The blog that earned me guest posts at the Scientific American guest blog? That trashcan? Pull the other one.

    The fact that you don’t want to talk about my experience in these matters is noted.

    As I said, it’s not the topic, it’s the attitude and demeanor of so many of those Mike adequately described as groaning and throwing up on their shoes.

    Oh, I’m sorry. What are the rules here? Substance-free, asserted-not-argued, trite, ingorant, ablist insults only?

    Is this really your qualifications for suggesting you have anything of substance to add on this topic or any other? I’ve had better arguments from fundamentalists.

  15. @Zvan: “What are the rules here? Substance-free, asserted-not-argued, trite, ingorant, ablist insults only?” No, I’m happy to leave that to most of the commenters on your blog. Mike and many of the commenters here have already pointed out the problems with the crap you put up there.

    Your blog caters to trollers. The best thing you can do, in the troller’s opinion, is respond in any way. Then they’ve got a dialog going and the fun begins. Like a usenet troll, there is one and only one way to shut them up. Silence. Let them play in their own back yard. Any other technique involves responding, which only encourages them. I think you can see where this is going, so far as I’m concerned.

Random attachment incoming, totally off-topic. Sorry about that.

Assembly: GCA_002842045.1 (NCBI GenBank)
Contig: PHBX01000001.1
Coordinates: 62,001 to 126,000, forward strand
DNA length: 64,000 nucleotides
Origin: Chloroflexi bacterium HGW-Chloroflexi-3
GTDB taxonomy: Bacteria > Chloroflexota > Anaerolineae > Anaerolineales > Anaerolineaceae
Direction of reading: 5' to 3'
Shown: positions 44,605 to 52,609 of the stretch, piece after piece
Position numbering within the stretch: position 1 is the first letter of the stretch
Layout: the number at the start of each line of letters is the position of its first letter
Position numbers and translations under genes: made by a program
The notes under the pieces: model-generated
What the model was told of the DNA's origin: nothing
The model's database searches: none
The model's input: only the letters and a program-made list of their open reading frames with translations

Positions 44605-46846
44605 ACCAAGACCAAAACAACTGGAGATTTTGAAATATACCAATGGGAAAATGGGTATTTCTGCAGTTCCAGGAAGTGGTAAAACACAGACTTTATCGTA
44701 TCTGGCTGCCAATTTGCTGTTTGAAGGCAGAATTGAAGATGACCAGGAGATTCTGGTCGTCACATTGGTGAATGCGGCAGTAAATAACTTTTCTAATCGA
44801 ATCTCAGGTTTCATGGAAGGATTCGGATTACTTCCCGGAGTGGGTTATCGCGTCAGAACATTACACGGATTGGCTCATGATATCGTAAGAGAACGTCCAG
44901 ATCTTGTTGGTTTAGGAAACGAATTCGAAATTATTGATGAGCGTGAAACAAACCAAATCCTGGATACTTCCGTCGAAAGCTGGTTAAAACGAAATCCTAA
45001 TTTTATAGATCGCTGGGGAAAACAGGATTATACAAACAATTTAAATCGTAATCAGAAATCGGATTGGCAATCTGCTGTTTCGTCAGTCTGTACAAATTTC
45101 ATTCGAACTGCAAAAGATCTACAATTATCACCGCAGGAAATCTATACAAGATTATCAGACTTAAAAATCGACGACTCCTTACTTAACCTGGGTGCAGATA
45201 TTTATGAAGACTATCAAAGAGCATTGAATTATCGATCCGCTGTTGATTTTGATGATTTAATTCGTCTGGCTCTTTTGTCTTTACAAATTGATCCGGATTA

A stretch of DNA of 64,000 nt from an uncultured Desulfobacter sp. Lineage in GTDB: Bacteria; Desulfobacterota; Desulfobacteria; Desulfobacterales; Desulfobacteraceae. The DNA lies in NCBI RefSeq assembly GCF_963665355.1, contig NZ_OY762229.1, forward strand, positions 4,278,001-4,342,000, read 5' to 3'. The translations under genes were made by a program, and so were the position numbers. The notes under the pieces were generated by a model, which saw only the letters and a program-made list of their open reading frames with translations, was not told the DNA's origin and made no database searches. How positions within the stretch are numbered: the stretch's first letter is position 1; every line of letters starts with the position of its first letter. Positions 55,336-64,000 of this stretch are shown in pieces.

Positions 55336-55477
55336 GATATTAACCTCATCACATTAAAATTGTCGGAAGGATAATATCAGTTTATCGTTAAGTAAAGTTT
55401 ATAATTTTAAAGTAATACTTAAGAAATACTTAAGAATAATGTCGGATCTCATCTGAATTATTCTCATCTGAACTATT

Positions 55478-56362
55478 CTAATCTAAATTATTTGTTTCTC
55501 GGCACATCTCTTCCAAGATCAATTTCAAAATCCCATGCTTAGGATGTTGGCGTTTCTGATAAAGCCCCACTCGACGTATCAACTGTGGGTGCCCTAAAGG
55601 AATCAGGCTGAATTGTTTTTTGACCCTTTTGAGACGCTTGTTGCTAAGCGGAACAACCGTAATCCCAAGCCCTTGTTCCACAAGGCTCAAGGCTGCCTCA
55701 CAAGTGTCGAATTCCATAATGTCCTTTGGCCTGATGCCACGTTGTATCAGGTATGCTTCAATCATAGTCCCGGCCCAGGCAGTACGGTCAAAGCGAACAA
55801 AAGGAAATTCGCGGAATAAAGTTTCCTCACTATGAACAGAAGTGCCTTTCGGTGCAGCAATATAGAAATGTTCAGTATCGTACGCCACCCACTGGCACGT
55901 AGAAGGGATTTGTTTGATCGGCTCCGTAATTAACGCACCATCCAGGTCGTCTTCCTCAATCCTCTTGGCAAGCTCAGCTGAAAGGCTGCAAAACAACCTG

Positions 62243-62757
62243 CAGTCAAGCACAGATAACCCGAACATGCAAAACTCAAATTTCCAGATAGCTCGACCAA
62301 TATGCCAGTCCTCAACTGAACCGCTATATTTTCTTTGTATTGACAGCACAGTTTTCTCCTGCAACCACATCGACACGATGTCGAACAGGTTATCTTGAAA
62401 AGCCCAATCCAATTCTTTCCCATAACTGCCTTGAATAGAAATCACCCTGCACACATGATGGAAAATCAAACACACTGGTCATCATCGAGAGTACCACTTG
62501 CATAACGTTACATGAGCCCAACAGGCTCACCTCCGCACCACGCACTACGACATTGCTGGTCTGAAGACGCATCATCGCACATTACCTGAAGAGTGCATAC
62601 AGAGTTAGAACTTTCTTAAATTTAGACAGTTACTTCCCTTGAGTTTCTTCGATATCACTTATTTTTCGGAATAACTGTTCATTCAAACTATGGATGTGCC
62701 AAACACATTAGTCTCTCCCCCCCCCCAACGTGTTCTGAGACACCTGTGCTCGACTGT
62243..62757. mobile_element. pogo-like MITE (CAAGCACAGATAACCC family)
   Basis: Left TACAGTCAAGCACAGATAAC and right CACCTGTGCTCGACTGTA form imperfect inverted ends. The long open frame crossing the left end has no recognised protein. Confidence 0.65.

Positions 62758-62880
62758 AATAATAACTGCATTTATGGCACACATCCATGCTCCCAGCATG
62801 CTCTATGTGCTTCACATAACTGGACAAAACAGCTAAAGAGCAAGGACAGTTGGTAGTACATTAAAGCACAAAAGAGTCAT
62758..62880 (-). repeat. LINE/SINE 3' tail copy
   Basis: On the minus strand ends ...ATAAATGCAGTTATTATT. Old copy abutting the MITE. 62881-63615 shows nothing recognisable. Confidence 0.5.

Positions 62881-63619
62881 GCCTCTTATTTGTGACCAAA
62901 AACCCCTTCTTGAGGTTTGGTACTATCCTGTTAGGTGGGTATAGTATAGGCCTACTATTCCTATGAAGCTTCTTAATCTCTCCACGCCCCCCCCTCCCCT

I’m stumped — you clearly exist in a universe that doesn’t intersect this one at any two consecutive points, and yet you still manage to connect to our Internet.

  16. Mike has done no such thing and has not even asserted it. You have done no such thing, merely asserted it. Earl and Andrew have “pointed out” some bizarre things that didn’t happen. David has declared his personal conclusions to be someone else’s responsibility. Taral has not read the post.

    You have no idea what trolling is, while I’ve written and spoken on the topic, both of which have been widely cited. You’re merely using the word as shorthand when you want to call something bad but can’t explain why it should be. Which seems to be all you have up your sleeve.

    And still you don’t know how to put together an insult of substance. I haz a sad.

  17. Really, David? Really? Calling Stephanie retarded is the best you can do? Don’t pretend that the Special Olympics comment was anything but a “retard” joke, because that’s obviously what it was.

    Would you like to explain exactly why you thought that was the best thing to say?

    What exactly is your beef? That people are disgusted by Asimov’s documented behavior and attitudes? Certainly they deserve disgust. There is a good reason you saw people “groaning and throwing up on their shoes”: it’s because the letters that were unearthed betray a mindset that can only inspire revulsion.